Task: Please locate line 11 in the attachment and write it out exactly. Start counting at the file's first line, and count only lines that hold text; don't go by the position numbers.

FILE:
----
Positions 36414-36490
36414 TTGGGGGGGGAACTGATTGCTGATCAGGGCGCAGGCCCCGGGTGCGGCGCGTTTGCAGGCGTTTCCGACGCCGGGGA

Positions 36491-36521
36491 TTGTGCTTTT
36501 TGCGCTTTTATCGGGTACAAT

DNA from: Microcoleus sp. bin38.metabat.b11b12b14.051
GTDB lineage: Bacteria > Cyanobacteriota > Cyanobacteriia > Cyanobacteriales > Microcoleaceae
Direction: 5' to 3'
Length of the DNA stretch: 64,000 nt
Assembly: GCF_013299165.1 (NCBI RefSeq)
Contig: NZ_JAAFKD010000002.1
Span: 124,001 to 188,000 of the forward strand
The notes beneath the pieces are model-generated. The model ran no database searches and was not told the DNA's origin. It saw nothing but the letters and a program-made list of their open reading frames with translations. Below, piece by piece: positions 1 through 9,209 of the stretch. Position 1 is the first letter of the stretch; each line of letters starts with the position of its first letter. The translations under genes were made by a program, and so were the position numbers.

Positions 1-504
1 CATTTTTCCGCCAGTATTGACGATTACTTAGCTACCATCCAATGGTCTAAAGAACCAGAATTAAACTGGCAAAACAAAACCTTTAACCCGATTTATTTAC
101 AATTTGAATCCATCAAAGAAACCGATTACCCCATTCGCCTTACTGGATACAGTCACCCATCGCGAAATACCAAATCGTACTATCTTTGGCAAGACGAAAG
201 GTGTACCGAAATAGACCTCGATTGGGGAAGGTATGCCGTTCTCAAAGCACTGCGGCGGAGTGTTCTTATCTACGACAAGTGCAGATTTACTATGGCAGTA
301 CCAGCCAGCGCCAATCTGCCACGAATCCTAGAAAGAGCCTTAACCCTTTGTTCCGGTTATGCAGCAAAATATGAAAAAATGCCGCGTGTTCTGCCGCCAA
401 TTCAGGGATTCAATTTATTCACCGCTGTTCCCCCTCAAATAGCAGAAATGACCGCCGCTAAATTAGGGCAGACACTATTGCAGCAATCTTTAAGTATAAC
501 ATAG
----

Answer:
Contig: NZ_JAAFKD010000002.1